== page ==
The summer was spent living by the side of the lake in a place they called “the Cove”. There were three cabins, some corrals and shed which was covered with willows and other brush to keep the sun and rain off the beds. The girls slept in one cabin where William built bunk beds. Will had one cabin.
They obtained water from the lake for the house and they would go far out on the lake for drinking water. They strained the drinking and cooking water into a large crock as there were seaweed seeds in the water. The children enjoyed wading in the water. William spent most of his time fishing for lake trout which were salted in barrels and sold to peddlers who hauled them to neighboring towns. They paid ten cents a pound for the fish.
Nancy’s health did not improve, but the baby seemed to thrive as did the other children. Money was very scarce. They had plenty of milk and butter, a few potatoes, fish and some times wild meat. They had very few vegetables and little dried fruit. When it began to get cold William rented a house in Panquitch and moved his family there. William paid for schooling for the children by hauling wood for the large flat stove in the schoolhouse. It was cold with lots of snow and they had no overshoes or rubbers, but their shoes were strong homemade shoes and didn’t get wet easily.
Nancy was ill most of the time. William tried very hard to teach his family to lead good moral lives. He provided for them by shearing sheep and always got top pay when the shearing time was on.
September 1898, William prepared to go to Old Mexico where many of his friends had migrated. He, Nancy, Harriet, Mary Jane, Joe and Frank left in the company of James Marshall and made their way to Mexico. They wended their way southward, crossed Lee’s Ferry into Arizona and then to Mexico. There he did carpentering and gardening but he was a broken man and Nancy’s health did not improve.
William died in Colonia Dublan, Mexico Oct. 22, 1902. He is buried in the Dublan Cemetery, but the exact location is not known.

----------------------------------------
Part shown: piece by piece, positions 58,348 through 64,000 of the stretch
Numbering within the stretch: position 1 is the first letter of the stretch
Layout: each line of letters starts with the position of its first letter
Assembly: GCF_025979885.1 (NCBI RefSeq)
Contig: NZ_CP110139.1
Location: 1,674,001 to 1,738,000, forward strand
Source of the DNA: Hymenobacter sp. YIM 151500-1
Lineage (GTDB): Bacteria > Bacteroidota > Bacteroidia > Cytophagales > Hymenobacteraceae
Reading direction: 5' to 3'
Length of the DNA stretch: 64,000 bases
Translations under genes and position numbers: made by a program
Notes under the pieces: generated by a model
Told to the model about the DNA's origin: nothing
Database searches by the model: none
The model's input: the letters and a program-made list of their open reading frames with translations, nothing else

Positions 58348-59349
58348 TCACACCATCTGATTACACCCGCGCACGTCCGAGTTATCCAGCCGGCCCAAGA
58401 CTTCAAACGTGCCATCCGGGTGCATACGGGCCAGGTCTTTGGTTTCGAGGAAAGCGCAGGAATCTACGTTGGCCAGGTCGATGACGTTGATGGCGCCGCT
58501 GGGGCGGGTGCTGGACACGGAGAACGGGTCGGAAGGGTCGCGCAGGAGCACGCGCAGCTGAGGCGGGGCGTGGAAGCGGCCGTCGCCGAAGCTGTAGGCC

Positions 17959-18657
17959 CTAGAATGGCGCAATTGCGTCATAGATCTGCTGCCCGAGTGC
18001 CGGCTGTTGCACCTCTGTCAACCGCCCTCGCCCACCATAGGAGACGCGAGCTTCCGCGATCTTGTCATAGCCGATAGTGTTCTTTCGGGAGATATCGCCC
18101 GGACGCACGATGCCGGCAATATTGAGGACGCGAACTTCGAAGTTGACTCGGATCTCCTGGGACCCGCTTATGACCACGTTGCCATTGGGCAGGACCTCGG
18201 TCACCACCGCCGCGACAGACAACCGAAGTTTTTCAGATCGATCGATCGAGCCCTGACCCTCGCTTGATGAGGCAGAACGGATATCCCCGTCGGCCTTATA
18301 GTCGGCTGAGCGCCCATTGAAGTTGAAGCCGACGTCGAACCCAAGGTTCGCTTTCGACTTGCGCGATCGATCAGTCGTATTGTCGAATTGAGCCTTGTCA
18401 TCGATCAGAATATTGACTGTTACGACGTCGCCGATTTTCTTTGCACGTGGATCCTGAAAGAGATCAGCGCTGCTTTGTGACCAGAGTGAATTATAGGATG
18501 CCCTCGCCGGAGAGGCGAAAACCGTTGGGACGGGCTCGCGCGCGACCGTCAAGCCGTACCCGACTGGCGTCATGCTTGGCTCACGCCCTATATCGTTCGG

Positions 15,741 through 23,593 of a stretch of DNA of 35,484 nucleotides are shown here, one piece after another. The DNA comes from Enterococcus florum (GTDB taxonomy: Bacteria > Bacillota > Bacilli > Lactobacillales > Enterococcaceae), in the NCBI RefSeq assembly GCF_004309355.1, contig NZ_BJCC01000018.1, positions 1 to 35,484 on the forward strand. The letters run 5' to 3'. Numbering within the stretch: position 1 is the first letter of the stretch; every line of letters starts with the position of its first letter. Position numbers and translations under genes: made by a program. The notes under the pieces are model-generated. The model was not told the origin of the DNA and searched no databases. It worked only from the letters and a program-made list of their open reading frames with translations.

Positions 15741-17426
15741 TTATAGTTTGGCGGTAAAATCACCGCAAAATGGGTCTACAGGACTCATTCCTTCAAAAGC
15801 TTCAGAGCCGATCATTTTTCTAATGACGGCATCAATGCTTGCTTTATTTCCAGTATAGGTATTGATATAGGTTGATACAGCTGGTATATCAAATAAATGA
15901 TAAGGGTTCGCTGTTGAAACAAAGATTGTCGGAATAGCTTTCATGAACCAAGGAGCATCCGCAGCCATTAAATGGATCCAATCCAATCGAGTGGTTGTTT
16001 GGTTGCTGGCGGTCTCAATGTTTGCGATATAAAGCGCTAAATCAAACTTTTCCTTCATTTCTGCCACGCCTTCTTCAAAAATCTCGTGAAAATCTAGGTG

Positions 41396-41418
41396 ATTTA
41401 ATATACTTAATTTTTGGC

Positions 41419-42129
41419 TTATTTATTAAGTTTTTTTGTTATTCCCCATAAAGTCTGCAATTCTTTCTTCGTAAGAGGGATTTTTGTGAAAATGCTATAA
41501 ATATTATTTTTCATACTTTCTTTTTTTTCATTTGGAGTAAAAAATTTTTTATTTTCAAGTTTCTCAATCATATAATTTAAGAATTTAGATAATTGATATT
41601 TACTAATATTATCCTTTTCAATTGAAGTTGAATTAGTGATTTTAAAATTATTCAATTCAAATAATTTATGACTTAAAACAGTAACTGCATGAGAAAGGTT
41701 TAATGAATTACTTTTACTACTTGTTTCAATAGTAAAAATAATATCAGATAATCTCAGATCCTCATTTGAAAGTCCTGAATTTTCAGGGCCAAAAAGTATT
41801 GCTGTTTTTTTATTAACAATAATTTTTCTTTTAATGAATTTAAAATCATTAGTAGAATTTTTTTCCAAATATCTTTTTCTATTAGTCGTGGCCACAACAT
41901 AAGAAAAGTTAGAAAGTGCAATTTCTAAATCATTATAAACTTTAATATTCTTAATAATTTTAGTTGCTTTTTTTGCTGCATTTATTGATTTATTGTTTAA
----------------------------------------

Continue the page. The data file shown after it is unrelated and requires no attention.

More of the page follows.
1930 – Slade Family Reunion in Panguitch Utah. Back: Joe,Hattie, Gus. Middle: Mary, Frank, Alice, Ellen & Clara. Front: Nancy Catherine Slade
Mary Jane Slade Curtis says, “In 1930, my brother Joe Slade sent me a hundred dollars that I might join him and the rest of my family in Panguitch, Utah for a family reunion. I hadn’t seen my mother for thirty years; she died the following Fall at the age of eighty two, in Bunkerville, Nevada, at the home of my sister Hattie. Mother is buried there in Bunkerville. My Father died in Colonia Dublan, Mexico in 1902 and he is buried there. (During the exodus of the Americans in 1911, the saints plowed the graves under, and planted grain over them to protect themselves; so exactly where his grave is is a mystery.”
Nancy lived at the home of her daughter Mrs. Harriet Knight in Bunkerville, Clark Co., Nevada. She died at age 79 on 25 April 1931 and was buried in the Bunkerville cemetery.
William James Slade (1870 – 1928)
Julia Ann Phoebe Slade Hancock (1872 – 1906)
Ellen Parthenia Slade Hancock (1874 – 1961)
Nancy Alice Slade Shakespear (1876 – 1963)
Clara Rachel Slade (1878- 1975)
Mary Jane Slade Curtis (1880 – 1964)
Harriet Elizabeth Slade Knight (1883 – 1951)
Joseph Wilford Slade (1886 – 1972)
Anna Eliza Slade (1887-1887)
Benjamin Franklin Slade (1893 – 1935)